Saturday, September 29, 2012

Aeroplanes of Yesteryear

Planes, trains, and automobiles! No, not the movie... those are three subjects that I know little about, and yet I have a sort of layman's appreciation for them as things; masterpieces of industrial design, in the best cases. I'm always happy to find vintage slides of airports - because of the planes, but also because of everything else that one associates with travel. Adventure, reunions with distant loved ones, exotic locales, stuff like that.

In this first picture, we see two beautiful Lockheed Constellations with their distinctive triple tails. Dwight D. Eisenhower's presidential aircraft was a Constellation, you know. The fuselage is described as "porpoise-shaped", and coincidentally, the planes made high-pitched porpoise noises and ran on fish. They were popular for many years, but became obsolete once jets made the scene, daddy-o.

Hey, another Constellation! This one is a "Super Constellation", a "stretched" variety that could hold an additional 23 passengers. Remember Eastern Airlines? They went kaput in 1991.

This colorful photo was from a teeny tiny slide that was only about 1/2" wide, presumably taken with a Minox camera. Who knows what kind of plane this is? I sure don't! But the "Flagship Lake Ontario" sure is a beautiful machine.


Nanook said...

Wow-! Some mighty fine images. The couple on the tarmac may be "better-attired" than today's usual slovenly-dressed passenger, but they hardly look the picture of travel sophistication.

Me thinks the mystery plane is a DC-4. Anyone else care to chime-in-?

D ticket said...

Convair 600

Tail number N94237
Delivered to AA in 1948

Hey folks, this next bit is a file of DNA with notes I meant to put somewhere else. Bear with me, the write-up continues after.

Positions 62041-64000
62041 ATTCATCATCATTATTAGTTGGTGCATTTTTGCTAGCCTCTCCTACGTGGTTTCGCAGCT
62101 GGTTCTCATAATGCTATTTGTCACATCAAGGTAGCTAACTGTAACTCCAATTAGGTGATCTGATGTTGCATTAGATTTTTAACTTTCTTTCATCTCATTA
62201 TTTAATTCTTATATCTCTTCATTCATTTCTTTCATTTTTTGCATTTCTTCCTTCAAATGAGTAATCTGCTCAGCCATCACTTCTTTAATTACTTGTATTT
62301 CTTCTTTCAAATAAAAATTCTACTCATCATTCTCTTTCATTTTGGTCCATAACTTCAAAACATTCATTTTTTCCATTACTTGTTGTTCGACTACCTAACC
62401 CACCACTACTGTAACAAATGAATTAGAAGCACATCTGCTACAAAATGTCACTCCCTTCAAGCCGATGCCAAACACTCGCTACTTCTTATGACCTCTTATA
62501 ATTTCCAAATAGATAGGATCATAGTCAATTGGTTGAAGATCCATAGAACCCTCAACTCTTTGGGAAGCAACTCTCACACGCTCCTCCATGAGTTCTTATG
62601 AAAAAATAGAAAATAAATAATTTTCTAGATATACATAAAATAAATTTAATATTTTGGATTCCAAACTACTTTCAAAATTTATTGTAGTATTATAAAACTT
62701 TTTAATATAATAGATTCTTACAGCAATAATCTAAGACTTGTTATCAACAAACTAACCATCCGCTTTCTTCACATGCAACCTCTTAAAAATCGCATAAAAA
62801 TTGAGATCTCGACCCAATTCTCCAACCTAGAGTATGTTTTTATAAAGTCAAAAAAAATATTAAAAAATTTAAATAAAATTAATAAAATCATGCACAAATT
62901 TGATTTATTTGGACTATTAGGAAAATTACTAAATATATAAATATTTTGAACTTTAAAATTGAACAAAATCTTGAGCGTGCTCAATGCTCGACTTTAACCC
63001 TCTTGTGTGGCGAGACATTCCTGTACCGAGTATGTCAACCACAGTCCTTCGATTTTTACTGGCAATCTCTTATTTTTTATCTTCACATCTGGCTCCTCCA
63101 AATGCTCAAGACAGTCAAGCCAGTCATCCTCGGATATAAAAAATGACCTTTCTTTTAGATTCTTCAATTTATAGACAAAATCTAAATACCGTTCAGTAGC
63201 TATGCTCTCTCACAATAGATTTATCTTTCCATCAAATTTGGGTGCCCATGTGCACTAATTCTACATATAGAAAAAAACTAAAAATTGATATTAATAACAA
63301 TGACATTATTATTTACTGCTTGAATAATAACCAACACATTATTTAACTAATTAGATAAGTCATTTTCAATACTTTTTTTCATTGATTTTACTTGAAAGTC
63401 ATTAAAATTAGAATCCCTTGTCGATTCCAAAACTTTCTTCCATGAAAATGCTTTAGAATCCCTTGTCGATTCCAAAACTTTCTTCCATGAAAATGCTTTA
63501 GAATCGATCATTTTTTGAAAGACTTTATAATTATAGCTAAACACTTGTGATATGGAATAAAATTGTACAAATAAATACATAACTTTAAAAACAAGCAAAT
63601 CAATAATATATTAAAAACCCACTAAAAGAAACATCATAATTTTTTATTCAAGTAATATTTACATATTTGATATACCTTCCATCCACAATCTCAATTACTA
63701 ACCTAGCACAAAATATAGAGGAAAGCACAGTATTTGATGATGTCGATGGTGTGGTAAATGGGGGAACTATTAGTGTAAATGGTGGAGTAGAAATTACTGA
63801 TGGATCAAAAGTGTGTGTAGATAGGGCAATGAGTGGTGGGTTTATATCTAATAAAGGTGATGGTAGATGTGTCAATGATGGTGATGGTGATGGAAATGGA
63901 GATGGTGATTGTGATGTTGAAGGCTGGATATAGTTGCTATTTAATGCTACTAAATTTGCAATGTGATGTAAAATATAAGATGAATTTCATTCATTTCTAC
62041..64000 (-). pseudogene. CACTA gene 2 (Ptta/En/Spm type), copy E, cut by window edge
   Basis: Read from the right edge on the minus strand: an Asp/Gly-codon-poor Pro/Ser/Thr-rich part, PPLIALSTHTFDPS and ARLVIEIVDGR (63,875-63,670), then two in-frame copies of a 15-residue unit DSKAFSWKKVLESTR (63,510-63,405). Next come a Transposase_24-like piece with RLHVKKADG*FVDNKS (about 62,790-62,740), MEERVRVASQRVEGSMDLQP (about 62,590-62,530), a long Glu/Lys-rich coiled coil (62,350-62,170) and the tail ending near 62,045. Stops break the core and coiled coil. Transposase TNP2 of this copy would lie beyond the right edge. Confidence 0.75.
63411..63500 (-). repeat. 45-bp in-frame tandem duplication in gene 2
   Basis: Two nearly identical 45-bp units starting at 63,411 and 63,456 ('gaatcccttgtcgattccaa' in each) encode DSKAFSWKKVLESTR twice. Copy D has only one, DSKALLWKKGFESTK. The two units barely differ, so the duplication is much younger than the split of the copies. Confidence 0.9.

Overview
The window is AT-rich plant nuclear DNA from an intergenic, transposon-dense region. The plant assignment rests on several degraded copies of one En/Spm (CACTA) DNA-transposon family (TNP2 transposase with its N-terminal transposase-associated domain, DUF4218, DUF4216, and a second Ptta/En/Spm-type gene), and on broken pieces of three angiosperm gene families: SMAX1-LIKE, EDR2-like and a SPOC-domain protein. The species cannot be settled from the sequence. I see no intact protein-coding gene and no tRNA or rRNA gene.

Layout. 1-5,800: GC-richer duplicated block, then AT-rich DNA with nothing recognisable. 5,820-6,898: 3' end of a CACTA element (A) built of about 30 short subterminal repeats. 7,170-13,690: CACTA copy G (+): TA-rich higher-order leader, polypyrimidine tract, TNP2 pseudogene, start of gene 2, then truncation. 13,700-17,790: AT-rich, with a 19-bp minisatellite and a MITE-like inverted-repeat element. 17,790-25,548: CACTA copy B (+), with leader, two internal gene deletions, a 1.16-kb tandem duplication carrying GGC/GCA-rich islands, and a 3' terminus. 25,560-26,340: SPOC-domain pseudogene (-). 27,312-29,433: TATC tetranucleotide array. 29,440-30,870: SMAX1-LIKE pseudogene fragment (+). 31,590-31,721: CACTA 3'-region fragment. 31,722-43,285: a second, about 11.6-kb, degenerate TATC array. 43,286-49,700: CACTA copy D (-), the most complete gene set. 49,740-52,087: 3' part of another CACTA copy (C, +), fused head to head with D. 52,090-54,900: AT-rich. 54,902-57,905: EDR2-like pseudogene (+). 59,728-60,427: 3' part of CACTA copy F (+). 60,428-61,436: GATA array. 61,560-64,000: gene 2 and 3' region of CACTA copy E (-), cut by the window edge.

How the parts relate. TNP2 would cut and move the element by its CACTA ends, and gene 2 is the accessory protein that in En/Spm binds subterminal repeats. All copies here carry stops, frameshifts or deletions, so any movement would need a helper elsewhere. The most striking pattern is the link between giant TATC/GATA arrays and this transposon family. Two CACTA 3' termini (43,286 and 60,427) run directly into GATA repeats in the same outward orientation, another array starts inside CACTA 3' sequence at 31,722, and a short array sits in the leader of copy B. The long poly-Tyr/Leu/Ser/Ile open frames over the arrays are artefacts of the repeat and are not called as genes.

Originally called Flagship Akron

Sold to Central Airlines in 1960, new tail number N74850
Crashed in Tulsa, 1965
Repaired and sold to Wright Airlines 1982
SMB Stage Airlines in 1985
Kitty Hawk AirCargo 1991
Retired and broken up 1995

Or something like that.

H Solo said...

Minox chewing on the power cables.

Rich T. said...

These are, indeed, beautiful planes, even if the Constellations' porpoise sounds drove homeowners near the landing approach batty.

I wonder where that couple was going. I wish hats like that would come back in style!

Major Pepperidge said...

Nanook, I am bringing back the too-short tie! Everything old is new again.

D ticket, I was pretty sure we would hear from you! "Crashed in Tulsa, 1965"?! Yikes! Amazing, look at how long that airplane operated. Almost 50 years. THANKS for the great info!

H Solo, ha ha!

Rich T, like so many of my slides, I always want to know more of the back story. But I never get it...

Anonymous said...

Great pics as always! That second photo sure makes me miss the good old days when you traversed the tarmac to board your plane, walking among 55 gal drums of fuel(?) (some empty, some just sort of empty) that lined your route.

I do love those shiny planes!

Bill in Denver

Nanook said...

Yes, those yellow-painted 55-gallon drums - some of which look suspiciously as if they were the incendiary device to many a bonfire - lovingly linked together with heavy rope, are hardly the proper lead-up to the "porte cochere" of any sort of classy airport terminal. No wonder Eastern Airlines is no more.